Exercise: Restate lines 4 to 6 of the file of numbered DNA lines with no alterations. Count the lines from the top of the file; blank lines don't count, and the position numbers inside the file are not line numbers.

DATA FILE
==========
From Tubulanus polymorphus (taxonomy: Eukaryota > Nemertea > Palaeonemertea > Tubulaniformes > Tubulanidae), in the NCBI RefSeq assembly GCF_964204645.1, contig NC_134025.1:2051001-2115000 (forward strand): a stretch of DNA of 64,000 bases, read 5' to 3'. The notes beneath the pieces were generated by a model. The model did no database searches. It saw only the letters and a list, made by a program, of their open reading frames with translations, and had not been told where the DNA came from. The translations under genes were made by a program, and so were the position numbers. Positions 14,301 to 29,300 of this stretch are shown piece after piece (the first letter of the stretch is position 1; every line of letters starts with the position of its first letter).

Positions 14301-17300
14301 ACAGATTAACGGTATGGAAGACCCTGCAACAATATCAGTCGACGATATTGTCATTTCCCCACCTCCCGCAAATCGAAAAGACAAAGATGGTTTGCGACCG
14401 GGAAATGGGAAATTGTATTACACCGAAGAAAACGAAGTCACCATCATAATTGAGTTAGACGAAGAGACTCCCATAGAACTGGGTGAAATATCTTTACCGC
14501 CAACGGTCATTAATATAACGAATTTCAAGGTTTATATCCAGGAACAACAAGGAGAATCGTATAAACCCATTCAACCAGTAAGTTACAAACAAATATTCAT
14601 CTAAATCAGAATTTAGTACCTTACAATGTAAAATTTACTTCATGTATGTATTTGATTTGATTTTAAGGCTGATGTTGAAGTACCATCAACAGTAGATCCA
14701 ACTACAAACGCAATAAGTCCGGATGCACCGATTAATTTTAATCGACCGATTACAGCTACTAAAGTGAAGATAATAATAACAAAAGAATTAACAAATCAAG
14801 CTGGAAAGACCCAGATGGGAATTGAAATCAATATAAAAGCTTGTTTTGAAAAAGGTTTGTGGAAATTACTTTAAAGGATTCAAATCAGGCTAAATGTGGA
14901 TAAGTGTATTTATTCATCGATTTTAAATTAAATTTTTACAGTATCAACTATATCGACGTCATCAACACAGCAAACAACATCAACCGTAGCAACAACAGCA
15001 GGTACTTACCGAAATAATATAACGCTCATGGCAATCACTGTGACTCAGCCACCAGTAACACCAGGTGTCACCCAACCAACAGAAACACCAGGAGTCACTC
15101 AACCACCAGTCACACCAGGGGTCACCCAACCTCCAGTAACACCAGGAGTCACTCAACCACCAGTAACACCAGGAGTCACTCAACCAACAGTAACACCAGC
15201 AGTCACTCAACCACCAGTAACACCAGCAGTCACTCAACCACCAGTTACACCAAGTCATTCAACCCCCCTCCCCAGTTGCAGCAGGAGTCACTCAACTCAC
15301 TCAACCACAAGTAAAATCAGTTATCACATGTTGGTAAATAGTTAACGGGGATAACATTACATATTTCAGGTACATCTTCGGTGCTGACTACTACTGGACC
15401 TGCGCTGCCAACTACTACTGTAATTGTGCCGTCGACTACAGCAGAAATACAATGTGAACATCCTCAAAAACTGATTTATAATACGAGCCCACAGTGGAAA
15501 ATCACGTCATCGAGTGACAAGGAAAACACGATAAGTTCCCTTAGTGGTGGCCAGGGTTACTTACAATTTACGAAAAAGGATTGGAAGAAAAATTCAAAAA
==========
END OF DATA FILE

14401 GGAAATGGGAAATTGTATTACACCGAAGAAAACGAAGTCACCATCATAATTGAGTTAGACGAAGAGACTCCCATAGAACTGGGTGAAATATCTTTACCGC
14501 CAACGGTCATTAATATAACGAATTTCAAGGTTTATATCCAGGAACAACAAGGAGAATCGTATAAACCCATTCAACCAGTAAGTTACAAACAAATATTCAT
14601 CTAAATCAGAATTTAGTACCTTACAATGTAAAATTTACTTCATGTATGTATTTGATTTGATTTTAAGGCTGATGTTGAAGTACCATCAACAGTAGATCCA